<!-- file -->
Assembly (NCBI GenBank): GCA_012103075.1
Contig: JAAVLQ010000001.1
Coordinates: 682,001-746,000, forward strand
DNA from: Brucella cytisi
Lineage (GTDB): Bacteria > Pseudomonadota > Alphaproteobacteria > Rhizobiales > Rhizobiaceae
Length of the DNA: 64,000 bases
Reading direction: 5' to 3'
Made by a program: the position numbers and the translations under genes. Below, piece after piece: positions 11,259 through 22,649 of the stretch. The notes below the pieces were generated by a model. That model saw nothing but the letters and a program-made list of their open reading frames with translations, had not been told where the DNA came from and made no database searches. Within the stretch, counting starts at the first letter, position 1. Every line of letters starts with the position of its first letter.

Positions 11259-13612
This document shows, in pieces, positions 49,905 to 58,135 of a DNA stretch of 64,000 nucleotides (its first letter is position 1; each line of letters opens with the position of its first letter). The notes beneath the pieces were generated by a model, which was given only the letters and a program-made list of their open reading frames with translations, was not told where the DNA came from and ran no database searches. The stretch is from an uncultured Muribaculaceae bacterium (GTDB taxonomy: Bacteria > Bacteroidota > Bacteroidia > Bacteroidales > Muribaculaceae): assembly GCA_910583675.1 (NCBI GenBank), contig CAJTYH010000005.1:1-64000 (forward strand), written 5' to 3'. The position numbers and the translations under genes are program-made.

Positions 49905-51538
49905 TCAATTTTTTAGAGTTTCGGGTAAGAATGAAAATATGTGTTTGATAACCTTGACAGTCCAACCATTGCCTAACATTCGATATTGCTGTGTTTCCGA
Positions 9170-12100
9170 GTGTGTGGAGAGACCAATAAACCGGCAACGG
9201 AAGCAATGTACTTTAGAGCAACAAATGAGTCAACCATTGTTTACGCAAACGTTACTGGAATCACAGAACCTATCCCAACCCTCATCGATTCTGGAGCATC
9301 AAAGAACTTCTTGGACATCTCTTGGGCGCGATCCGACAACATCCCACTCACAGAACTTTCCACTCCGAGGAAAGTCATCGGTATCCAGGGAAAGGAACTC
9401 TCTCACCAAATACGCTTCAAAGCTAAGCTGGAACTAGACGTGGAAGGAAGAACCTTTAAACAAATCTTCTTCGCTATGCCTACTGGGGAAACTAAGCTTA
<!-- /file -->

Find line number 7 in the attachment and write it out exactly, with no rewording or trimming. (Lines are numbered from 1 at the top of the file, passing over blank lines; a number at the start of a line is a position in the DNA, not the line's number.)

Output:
Reading direction: 5' to 3'